A Quick Drag Every Now and Then
A friend offers you a smoke while you're tailgating at the game. You have one every now and then, and you're not hooked, so sure, thanks. Besides, it does look good with your drink.
This, my friend, is your brain battling a bad habit—and losing. As we continually perform a behavior—smoking socially, say, or texting while driving—neural pathways in our brains form new patterns, according to a recent MIT review. Once the prompt arrives, your brain shifts into autopilot.
Why it’s bad: Lighting up even a few times a week is still poisoning yourself. "There's no lower limit of exposure to tobacco smoke that is safe. Period," says Richard D. Hurt, M.D., director of the Mayo Clinic Nicotine Dependence Center. In fact, a single cigarette can almost instantly injure the inner walls of your blood vessels. That damage can lead to heart disease and blood clots. Looming in the background, of course, is also the risk of developing a full-blown addiction. Some research suggests that about a quarter of "occasional" smokers go full-time.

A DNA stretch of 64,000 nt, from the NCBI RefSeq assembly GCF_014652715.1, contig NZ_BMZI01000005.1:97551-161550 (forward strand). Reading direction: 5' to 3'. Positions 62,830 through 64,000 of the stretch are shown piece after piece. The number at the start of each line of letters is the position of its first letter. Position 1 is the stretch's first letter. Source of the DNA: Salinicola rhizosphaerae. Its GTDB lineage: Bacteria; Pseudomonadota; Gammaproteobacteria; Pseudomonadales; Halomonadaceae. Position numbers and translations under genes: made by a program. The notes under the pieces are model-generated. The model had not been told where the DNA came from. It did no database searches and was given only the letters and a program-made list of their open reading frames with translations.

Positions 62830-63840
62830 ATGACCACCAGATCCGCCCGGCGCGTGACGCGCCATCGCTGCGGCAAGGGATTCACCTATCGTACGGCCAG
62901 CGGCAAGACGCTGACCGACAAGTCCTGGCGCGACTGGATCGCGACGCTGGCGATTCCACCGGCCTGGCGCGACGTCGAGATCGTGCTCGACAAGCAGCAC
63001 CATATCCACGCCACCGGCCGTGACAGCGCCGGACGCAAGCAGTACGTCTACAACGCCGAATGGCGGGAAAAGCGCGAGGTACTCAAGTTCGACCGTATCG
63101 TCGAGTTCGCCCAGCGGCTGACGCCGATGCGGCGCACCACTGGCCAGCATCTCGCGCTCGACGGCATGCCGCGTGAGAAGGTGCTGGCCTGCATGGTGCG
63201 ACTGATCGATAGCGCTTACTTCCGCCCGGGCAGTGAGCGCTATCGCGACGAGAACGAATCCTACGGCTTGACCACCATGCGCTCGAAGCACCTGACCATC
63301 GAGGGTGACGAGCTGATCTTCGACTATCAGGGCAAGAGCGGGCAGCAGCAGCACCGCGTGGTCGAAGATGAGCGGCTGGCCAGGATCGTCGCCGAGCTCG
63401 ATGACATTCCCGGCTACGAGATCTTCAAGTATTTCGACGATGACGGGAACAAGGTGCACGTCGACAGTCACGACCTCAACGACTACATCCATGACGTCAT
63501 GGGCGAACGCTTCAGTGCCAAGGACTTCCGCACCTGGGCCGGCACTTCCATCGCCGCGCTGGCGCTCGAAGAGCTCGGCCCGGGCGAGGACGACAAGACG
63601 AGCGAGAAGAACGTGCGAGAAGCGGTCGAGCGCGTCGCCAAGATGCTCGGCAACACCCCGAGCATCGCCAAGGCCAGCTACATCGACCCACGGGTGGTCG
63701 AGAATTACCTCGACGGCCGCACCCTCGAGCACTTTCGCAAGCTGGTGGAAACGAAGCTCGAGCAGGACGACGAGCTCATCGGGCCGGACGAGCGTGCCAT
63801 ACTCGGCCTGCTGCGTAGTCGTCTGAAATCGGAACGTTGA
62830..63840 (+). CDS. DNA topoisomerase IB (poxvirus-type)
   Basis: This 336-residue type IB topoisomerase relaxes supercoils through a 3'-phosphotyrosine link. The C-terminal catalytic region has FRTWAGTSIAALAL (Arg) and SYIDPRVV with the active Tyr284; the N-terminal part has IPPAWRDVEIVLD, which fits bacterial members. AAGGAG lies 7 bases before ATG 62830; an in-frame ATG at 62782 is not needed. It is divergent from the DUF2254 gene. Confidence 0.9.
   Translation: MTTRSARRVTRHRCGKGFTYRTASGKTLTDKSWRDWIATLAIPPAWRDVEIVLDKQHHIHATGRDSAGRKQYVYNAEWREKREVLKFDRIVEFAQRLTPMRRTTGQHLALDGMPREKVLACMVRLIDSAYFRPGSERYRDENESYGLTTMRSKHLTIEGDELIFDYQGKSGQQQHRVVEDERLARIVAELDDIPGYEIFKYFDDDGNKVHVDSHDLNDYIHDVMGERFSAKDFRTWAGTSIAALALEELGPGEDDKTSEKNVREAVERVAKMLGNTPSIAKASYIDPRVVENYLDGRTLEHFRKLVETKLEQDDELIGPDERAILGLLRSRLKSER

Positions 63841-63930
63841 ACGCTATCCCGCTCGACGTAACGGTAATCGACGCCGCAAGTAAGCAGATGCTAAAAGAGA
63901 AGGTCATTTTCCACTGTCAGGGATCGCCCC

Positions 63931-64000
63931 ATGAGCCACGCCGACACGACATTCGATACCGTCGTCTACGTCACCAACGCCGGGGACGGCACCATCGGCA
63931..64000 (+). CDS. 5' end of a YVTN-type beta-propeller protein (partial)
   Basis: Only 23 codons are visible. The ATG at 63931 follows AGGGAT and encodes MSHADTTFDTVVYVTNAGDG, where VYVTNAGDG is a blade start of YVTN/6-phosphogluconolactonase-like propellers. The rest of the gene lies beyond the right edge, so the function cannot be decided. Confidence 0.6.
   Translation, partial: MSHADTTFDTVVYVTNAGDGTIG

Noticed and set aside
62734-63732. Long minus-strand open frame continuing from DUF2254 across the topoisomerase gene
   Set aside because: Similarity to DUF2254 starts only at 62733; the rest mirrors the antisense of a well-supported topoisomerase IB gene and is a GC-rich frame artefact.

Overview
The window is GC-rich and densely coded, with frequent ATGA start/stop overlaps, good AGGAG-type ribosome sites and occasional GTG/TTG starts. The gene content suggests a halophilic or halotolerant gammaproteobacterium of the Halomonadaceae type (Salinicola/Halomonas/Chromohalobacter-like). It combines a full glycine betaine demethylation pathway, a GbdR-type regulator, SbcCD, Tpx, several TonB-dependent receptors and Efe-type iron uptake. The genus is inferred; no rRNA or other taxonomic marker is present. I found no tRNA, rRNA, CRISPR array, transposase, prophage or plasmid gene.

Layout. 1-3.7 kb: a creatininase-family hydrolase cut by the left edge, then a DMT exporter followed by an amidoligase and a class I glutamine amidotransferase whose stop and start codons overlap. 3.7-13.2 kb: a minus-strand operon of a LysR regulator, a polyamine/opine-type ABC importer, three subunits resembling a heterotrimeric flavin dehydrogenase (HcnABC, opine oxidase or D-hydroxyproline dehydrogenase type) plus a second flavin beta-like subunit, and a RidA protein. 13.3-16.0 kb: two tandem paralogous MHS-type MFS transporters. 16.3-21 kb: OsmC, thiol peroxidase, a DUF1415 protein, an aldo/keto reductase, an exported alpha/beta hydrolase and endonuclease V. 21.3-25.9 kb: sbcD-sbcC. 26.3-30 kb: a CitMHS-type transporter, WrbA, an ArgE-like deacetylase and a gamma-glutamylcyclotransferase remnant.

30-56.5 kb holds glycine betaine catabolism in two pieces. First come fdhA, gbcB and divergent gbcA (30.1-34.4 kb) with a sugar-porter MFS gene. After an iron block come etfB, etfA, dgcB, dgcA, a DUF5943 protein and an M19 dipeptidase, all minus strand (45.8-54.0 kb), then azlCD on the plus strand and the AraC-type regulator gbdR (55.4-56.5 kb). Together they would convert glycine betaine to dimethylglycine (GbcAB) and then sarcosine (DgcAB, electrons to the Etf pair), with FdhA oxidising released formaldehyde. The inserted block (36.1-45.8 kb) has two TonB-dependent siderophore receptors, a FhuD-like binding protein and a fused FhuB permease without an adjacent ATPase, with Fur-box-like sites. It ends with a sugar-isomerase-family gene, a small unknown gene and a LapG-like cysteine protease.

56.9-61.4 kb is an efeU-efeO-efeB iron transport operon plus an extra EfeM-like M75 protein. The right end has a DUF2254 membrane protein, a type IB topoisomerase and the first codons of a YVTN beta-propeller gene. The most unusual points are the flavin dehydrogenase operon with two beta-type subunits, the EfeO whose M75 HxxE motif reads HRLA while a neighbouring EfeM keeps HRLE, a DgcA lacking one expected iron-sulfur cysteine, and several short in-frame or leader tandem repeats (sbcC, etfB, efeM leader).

Break the habit: When you can't steer clear of the smokestacks, benign substitutes can work wonders, Dr. Hurt says. For instance, grab a drink stirrer and hold it between your fingers like a cigarette. Set it between your lips while you take out your wallet or phone. This keeps your mouth and hands busy.
Men's Health by Heather Loeb, 10/2009